Jim Clark: How much can Incline Village’s assessed value be leveraged?
Special to the Bonanza
Some of the information included in this opinion column surrounds potential improvements at Diamond Peak Ski Resort. It should be noted that the resort’s master plan has yet to be adopted. Further, most projects included in the master plan would require future board of trustees approval.
I was in a bad mood earlier this month when I went to the County Treasurer’s office to pay my property taxes. While waiting I scanned my tax bill to see which agencies got how much. I took some satisfaction seeing that the IVGID recreation fee remained unchanged from prior years and … wait a minute … here’s a line I hadn’t noticed before.
In addition to the rec. fee IVGID also assesses an ad valorem tax with a mill rate of $0.1269 per $100 of assessed valuation. Wow. Multiplied by Incline/Crystal Bay’s assessed valuation of $1.457 billion that comes to some serious money.
The county folks told me they didn’t know where that rate came from but they would find out. A few days later I received an email from Washoe Deputy Treasurer Brenda Mathers saying: “The State of Nevada determines the maximum rate but the IVGID board determines the actual rate.” She referred me to IVGID board minutes of May 21, 2015 where they approved the maximum rate.
I shared this with Incline resident Cliff Dobler, a savvy property investor, CPA and Republican (which qualifies him for mention in this column). He told me that IVGID has consistently increased the ad valorem mill rate every year.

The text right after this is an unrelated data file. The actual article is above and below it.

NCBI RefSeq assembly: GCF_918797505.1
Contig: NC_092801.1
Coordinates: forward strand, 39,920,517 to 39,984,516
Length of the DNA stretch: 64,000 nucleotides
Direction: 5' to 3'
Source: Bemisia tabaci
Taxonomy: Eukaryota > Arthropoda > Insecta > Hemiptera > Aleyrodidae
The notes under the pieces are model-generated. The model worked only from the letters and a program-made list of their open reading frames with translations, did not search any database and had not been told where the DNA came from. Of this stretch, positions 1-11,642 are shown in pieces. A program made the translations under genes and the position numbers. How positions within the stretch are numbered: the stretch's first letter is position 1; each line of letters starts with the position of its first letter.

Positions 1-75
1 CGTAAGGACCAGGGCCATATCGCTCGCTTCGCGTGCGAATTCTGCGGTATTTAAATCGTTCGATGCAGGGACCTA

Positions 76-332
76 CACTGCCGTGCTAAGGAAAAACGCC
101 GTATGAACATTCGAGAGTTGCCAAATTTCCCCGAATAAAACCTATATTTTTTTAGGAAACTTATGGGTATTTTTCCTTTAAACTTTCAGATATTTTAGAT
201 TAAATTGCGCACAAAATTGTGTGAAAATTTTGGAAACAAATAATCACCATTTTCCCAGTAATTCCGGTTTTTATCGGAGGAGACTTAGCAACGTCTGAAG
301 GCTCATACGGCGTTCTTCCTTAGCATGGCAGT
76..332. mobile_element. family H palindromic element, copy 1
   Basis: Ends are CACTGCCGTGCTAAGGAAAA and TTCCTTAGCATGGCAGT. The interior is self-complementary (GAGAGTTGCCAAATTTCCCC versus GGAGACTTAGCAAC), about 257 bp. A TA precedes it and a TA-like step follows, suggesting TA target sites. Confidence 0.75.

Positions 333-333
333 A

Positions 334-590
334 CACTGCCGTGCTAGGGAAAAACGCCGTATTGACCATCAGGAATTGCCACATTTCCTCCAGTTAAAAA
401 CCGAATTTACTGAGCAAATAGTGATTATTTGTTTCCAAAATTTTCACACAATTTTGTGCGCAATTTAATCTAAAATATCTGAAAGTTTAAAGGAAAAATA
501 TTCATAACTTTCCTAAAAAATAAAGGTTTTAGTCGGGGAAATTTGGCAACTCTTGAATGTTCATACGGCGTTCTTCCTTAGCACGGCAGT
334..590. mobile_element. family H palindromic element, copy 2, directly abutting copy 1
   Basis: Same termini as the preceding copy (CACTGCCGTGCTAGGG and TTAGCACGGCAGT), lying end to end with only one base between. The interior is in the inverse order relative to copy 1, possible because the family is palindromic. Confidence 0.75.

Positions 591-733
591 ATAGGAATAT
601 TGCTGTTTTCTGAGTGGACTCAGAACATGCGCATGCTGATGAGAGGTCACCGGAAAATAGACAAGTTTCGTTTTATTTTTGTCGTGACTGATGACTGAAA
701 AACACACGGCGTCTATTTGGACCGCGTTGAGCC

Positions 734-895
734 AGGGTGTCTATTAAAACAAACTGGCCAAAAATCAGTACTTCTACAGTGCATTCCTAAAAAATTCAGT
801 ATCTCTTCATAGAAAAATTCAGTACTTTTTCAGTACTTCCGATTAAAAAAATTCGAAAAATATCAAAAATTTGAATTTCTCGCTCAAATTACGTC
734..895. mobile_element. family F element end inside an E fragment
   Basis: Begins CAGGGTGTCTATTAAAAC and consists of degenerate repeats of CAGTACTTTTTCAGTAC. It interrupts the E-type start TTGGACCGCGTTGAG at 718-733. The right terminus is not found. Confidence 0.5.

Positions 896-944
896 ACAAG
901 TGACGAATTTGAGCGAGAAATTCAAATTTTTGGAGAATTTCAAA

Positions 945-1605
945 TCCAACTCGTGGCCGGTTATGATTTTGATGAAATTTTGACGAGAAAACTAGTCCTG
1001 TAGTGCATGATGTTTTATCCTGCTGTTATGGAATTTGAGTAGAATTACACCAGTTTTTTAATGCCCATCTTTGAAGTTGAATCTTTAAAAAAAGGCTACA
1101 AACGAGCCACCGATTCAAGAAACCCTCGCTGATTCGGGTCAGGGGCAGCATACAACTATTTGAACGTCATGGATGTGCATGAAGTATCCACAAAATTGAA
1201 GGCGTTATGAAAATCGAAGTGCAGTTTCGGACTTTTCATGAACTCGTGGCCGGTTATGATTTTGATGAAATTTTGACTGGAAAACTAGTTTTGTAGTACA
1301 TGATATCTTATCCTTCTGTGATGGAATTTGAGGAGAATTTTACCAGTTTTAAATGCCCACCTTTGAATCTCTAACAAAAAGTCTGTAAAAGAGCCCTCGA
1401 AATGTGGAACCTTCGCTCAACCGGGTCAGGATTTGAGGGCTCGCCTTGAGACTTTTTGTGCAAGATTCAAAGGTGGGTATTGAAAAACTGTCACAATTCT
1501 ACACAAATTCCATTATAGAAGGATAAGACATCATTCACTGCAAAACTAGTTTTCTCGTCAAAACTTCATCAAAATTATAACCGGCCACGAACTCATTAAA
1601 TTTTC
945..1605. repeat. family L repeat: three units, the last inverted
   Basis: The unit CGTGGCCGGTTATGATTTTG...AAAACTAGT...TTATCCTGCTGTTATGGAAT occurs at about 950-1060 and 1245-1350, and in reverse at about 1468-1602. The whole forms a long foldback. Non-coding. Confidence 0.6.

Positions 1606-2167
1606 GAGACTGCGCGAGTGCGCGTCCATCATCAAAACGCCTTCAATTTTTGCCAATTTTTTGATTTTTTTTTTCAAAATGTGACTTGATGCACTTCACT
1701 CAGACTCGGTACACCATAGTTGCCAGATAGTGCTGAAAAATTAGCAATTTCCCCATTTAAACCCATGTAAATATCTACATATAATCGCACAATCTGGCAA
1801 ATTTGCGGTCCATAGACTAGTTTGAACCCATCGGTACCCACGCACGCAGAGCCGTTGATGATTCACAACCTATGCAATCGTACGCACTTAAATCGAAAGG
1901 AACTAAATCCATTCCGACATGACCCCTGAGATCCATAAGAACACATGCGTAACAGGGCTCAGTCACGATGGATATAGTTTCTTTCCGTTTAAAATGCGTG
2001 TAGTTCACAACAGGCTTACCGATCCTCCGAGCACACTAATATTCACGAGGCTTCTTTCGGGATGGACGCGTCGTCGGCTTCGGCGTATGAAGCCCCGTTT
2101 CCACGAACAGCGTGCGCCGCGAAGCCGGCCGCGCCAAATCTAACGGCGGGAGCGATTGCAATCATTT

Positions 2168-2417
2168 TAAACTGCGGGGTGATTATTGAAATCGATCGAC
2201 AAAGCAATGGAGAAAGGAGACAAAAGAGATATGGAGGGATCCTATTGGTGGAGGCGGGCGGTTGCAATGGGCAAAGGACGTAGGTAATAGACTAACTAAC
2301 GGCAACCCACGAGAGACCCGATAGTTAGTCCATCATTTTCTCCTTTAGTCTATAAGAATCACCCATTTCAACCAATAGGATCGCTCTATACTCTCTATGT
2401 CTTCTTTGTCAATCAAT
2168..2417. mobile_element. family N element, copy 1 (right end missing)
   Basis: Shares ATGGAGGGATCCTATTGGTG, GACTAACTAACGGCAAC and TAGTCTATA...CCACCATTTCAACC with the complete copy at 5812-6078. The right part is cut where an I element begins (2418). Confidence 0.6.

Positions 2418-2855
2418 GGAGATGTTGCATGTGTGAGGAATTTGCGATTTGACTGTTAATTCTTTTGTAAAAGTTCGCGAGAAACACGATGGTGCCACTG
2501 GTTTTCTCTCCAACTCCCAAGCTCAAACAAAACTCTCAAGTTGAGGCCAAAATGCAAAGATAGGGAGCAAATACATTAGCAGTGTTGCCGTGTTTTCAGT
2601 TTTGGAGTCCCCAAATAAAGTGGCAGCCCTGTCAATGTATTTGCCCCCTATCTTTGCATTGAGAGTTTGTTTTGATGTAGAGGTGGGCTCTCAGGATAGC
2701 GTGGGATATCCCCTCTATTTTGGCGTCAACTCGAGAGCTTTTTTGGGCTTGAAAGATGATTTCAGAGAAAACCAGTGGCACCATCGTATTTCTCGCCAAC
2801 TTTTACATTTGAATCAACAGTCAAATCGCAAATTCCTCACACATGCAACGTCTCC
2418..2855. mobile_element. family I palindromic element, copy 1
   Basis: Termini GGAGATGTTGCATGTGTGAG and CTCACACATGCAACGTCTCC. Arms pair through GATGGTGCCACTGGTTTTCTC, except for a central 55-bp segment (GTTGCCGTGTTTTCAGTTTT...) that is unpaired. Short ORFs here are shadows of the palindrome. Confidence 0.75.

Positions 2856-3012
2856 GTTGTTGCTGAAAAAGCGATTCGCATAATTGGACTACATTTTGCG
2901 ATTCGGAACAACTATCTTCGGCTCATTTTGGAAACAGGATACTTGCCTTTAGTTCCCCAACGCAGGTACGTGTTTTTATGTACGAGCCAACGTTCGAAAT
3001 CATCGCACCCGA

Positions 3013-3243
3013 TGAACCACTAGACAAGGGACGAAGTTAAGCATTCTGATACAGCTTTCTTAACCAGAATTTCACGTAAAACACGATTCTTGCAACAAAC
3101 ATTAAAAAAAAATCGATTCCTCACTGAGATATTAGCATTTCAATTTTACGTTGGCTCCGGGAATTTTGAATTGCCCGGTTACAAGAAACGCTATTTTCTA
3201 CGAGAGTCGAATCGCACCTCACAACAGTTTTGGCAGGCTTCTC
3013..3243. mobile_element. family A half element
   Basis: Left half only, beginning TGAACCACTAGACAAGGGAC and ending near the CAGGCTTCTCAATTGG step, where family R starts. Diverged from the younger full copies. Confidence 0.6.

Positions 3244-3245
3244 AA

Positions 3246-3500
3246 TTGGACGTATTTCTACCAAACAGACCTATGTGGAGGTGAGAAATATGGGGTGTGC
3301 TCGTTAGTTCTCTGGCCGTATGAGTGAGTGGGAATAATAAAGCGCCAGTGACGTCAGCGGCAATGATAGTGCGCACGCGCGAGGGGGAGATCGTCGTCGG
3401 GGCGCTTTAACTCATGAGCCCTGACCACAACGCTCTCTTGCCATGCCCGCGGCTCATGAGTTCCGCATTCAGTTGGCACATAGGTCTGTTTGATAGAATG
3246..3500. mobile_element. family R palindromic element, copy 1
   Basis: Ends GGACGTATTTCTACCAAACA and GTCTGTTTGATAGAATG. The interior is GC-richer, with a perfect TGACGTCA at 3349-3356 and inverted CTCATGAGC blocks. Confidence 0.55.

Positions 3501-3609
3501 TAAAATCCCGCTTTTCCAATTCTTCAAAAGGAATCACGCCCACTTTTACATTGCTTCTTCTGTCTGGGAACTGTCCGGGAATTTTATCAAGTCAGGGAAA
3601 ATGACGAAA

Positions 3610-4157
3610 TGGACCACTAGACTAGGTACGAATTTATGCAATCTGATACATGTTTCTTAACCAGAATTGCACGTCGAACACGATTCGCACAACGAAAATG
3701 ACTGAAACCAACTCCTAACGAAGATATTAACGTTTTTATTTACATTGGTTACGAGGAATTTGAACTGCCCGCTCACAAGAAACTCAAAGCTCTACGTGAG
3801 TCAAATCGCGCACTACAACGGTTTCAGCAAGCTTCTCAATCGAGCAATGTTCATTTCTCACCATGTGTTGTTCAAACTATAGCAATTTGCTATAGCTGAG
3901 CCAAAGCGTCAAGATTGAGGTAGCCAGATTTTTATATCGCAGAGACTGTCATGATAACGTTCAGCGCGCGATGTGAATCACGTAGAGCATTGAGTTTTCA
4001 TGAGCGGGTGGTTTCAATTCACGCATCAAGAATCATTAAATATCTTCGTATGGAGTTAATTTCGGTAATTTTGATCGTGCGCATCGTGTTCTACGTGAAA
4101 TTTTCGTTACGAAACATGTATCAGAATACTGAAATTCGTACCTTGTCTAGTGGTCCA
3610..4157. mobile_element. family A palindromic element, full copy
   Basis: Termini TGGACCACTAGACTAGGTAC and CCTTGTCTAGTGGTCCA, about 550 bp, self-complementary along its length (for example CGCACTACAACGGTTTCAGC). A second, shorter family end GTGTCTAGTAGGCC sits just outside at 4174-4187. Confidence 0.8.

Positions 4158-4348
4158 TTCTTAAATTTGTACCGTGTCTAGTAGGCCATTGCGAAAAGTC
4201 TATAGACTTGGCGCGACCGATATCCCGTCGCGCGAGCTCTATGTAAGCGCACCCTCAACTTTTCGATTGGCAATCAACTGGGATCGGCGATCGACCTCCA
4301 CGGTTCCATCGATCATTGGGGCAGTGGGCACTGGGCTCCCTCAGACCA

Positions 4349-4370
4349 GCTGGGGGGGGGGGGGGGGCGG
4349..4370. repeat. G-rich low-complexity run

In 2010, it was $0.0806; in 2012 it was $0.1153; in 2014 it was $0.1157 and this year it’s $0.1269. That’s nearly a 10% annual increase in the rate alone and all the while the community’s assessed valuation increases each year as property values rise, old homes are scraped and new megahomes built.
“That ain’t the half of it,” Cliff said. “Take a look at IVGID’s five year capital plan, approved by a split vote earlier this year.” The community is on track to spend over $56 million on capital projects during the next five years, Cliff explained.
Excluding utility costs (mainly a new sewer effluent line) capital outlays are scheduled to be $35 million. This includes about $12 million to replace older assets (new IVGID office, new Mountain Golf Clubhouse, parking lot, creek restoration & beach facilities).
The remaining $23 million is allocated to the Diamond Peak master plan summer activities and Snowflake Lodge replacement, winter upgrades and improvements to other venues.
Paying for all this is the challenge, according to Cliff. The capital plan envisions about $11 million from the rec fee, $2.3 million from Beach Fund reserves, a little over $1.1 million in grants and $4.2 million in “net profits” from Diamond Peak summer activities.
Considering that all of our current venues have to be subsidized by property owners’ rec. fees counting on “net profits” may be overly optimistic. Finally, whatever else is needed is to be funded by issuing bonds … borrowing … currently estimated at over $17 million secured by … what else … Incline/Crystal Bay’s assessed valuation.
All of these figures can be viewed on http://www.ivgid.org.
How far can the community’s assessed valuation be leveraged? Currently the consolidated real property tax rates (all agencies) in Incline/Crystal Bay is $3.456 per $100 of assessed valuation. Nevada law limits the maximum consolidated tax rates to $3.64 per $100 of assessed valuation (Reno and Sparks are already there).
That limit, however, does not apply to special assessments such as the rec. fee.
So, what will Incline/Crystal Bay look like five years from now? Will it be a happy place with all sorts of people spending money having year round fun at IVGID recreation venues, waiting patiently for a dinner reservation at the always full $6 million Snowflake Lodge Restaurant? Or will we look more like Greece? Or maybe Puerto Rico?
Bonanza readers, do you agree or disagree with Cliff Dobler’s analysis? Your opinion counts. Emails to the Bonanza can be sent to email@example.com.
Jim Clark is president of Republican Advocates. He has served on the Nevada and Washoe County GOP Central Committees. He can be reached at firstname.lastname@example.org.